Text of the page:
Why are passwords important and what can it mean if a password is compromised?
Passwords help secure your private, personal or company information. They are your first line of defense against unauthorized access to your confidential information. Consider the other tools we use to verify our identify, such as social security number, drivers license or passports. We keep these items secure. In the same way, we should consider keeping safe all the information protected by the use of passwords.
Passwords, passcodes, and PIN’s have endured as the most common methods of access control used for securing our valuable digital resources, such as:
- Computers and mobile devices
- Banking websites
- Social media accounts
- Email accounts
- E-commerce sites
- Cloud storage
- Utilities provider payment and monitoring portals
Passwords have historically been a primary layer of security, in some cases the only layer. Unfortunately passwords are vulnerable to being:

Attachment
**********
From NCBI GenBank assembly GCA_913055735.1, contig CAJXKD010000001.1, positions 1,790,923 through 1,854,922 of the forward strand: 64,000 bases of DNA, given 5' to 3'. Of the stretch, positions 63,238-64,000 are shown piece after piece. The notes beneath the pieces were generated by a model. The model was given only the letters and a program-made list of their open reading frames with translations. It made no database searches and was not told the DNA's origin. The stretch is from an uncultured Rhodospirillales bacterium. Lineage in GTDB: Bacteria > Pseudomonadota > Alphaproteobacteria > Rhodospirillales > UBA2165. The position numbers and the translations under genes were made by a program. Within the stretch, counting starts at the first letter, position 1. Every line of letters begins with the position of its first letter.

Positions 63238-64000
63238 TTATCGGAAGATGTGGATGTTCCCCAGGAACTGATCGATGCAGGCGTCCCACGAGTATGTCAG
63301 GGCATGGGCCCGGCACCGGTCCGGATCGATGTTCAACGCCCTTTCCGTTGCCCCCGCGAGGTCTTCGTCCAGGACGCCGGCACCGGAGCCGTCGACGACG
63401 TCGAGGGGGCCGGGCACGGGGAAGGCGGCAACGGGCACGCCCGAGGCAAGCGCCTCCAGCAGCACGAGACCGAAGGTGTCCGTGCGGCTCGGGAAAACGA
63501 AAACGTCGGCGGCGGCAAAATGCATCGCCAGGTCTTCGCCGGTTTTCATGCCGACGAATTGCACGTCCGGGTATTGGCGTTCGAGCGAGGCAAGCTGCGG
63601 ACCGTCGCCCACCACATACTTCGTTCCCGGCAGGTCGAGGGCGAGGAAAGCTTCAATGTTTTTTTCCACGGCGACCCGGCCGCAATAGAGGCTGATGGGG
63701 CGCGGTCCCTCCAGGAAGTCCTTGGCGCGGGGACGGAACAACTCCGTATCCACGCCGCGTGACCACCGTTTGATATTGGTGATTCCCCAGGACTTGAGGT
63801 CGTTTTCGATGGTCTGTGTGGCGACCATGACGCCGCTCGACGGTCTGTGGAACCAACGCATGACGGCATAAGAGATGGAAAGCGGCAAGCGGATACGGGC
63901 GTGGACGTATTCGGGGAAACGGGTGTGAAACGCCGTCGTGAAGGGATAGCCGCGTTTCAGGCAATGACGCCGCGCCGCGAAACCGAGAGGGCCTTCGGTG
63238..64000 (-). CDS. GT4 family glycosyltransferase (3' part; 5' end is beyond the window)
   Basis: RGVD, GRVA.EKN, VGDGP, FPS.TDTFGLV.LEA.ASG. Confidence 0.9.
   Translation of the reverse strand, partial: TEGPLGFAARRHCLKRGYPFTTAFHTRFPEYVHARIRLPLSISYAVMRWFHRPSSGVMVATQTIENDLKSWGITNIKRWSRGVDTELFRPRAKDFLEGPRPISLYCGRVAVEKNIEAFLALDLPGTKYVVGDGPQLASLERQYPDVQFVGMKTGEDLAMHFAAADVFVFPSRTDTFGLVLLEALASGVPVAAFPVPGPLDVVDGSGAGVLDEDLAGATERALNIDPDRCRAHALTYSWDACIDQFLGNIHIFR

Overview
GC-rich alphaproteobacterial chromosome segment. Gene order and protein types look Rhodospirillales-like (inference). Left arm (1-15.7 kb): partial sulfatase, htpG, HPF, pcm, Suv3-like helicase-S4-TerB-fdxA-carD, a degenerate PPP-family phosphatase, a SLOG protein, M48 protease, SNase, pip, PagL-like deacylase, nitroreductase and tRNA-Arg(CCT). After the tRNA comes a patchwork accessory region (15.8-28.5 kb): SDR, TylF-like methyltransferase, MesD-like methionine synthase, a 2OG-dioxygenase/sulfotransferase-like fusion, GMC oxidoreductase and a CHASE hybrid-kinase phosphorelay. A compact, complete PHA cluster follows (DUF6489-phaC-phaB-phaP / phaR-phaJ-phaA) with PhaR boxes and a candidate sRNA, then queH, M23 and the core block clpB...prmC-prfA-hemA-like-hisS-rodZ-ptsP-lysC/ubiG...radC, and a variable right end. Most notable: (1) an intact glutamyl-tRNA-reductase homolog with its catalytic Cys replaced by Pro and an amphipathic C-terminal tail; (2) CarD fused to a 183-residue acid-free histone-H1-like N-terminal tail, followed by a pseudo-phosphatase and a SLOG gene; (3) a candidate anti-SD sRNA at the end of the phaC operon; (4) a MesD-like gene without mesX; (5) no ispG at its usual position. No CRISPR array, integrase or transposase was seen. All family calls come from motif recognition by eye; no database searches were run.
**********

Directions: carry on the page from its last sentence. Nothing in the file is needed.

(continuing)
- Guessed by humans
- Cracked by computer algorithms
- Captured from where they are stored (securely or insecurely)
- Shared with others
According to Verizon's 2017 Data Breach Investigations Report, ''Stolen passwords and/or weak or guessable passwords'' were responsible for 81% of hacking-related breaches'' (source: https://www.keepersecurity.com/assets/pdf/Keeper-SelectingPM-WhitePaper.pdf)
Why can't I use a simple password?
Hackers represent a real threat to your private information. One of the best ways to protect your information is to ensure that only authorized people can gain access to it. The password is the first level of defense. Tracking all of the letter and number combinations can be frustrating, but is is important to understand that using strong passwords, different passwords for each account and using difficult to guess passwords is important. Consider these statistics: